The Performance of Repeat Test Takers on the Law School Admission Test: 2006–2007 Through 2012–2013 Testing Years (TR 14-01)
The purpose of this report is to provide an update of summary information about the number, percentages, and performance of repeat test takers on the Law School Admission Test (LSAT). The number and percentages of repeat test takers as well as their LSAT performance (mean LSAT scores and mean score gains) are summarized for the 2006–2007 through 2012–2013 testing years and compiled into a single report, enabling trends to be tracked and monitored.
Summary information is reported first across testing years to show general trends, and then by individual test administrations (June, September/October, December, and February) to show finer distinctions and within-year trends. Finally, the percentages and performance of repeat test takers are summarized by gender and race/ethnicity. The primary results covered in this report are summarized below.
The average percentages of first-, second-, and third-time test takers over these 7 testing years were about 71%, 25%, and 4%, respectively. Within testing years, the percentages of first-time and repeat test takers have followed a cyclic pattern. On average, the percentage of first-time test takers was about 83% in June, 76% in September/October, and 61% in both December and February.
In 5 of the 7 testing years, there were more male than female first-time test takers. There were more female than male second- and third-time test takers in each of the testing years in this study.
Caucasian test takers made up the largest percentage of first-, second-, and third-time test takers, followed by African American, Asian, Hispanic/Latino, Puerto Rican, and Native American test takers. However, the percentage of Caucasian and Puerto Rican test takers decreased as the number of tests taken increased. The percentages of most of the other racial/ethnic subgroups increased as the number of tests taken increased.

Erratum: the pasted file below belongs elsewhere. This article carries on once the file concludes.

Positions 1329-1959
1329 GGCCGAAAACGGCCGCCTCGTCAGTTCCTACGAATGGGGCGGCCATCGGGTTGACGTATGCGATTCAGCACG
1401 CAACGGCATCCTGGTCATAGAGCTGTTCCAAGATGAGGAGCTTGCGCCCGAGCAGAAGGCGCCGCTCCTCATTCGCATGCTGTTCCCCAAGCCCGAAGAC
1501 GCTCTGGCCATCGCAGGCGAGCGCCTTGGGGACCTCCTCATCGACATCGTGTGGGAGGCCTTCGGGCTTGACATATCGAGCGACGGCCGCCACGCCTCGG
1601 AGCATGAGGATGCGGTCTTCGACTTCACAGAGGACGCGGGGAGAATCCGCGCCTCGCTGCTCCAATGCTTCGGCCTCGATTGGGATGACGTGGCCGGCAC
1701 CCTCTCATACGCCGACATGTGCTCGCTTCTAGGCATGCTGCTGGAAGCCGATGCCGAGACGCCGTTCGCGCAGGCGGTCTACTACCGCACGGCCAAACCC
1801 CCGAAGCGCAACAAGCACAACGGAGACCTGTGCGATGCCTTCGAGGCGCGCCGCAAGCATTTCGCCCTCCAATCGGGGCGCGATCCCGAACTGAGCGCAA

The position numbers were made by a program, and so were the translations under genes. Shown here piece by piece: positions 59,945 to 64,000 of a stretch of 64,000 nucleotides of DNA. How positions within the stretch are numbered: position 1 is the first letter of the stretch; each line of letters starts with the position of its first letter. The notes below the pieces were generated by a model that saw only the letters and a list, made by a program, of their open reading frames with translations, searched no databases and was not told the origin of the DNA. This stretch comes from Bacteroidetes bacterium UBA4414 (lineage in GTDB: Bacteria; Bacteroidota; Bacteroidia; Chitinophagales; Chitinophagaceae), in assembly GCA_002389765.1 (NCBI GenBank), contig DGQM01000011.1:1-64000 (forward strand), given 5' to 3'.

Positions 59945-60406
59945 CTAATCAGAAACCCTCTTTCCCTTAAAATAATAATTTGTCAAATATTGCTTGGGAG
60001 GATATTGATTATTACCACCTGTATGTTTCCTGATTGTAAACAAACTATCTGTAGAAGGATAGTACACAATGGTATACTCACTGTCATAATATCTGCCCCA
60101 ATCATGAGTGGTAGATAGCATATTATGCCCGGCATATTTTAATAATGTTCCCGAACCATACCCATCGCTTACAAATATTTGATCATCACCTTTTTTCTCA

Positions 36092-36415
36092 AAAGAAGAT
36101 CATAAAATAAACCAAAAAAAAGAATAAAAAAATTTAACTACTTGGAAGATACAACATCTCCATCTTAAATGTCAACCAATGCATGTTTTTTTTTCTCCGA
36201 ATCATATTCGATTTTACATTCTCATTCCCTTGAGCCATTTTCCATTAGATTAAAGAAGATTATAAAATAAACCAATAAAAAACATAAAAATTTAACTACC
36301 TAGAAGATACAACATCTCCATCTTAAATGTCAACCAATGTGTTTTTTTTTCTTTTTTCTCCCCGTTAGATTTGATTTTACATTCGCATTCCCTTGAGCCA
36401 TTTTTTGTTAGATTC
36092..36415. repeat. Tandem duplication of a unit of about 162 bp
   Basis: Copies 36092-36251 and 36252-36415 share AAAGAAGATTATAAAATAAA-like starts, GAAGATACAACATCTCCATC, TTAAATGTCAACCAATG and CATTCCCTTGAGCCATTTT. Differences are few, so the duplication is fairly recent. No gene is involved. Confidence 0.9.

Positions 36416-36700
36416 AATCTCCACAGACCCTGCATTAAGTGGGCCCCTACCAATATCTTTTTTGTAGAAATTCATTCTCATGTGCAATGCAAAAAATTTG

Across testing years, mean LSAT scores were highest for second-time test takers (151.7), followed closely by first-time (151.0) and third-time (149.4) test takers. In the 2006–2007 testing year, first-time test takers had the highest mean LSAT score. Second-time test takers had the highest mean LSAT score across the last 6 testing years. Third-time test takers consistently had the lowest mean LSAT score (of first-, second-, and third-time test takers). The same trend has also held in most cases across the male and female gender subgroups.
Test takers who repeated the LSAT gained an average of 2.8 points the second time they took the test and 2.2 points the third time they took the test (compared to the second time). Mean score gains for male test takers were 0.3 points higher on average than mean score gains for female test takers (2.9 points vs. 2.6 points). Of the largest racial/ethnic subgroups, the mean score gains in descending order were as follows: Caucasian, 2.9 points; Asian, 2.8; Puerto Rican, 2.6 points; Hispanic/Latino, 2.5 points; and African American, 2.0 points.
In evaluating the results reported here, especially regarding gender and racial/ethnic results, the reader should bear in mind that the test takers were self-selected. That is, these test takers chose to take the LSAT themselves, possibly more than once; they were not randomly chosen to be assessed (or reassessed). Also, test takers voluntarily self-reported their gender and race/ethnicity. That is, individuals chose whether to respond to these classification questions and decided how they would respond (especially with regard to race/ethnicity). As a result, differences in LSAT performance across gender or racial/ethnic subgroups cannot be attributed to these subgroups in general, but merely to those who chose to take the LSAT and identify themselves as belonging to those subgroups.
Also note that summary statistics across gender or race/ethnicity describe subgroup differences, not individual differences. Thus, for example, a repeat test taker from one racial/ethnic subgroup may outperform 90% of the repeat test takers from another racial/ethnic subgroup, even though the subgroup mean differences might suggest otherwise.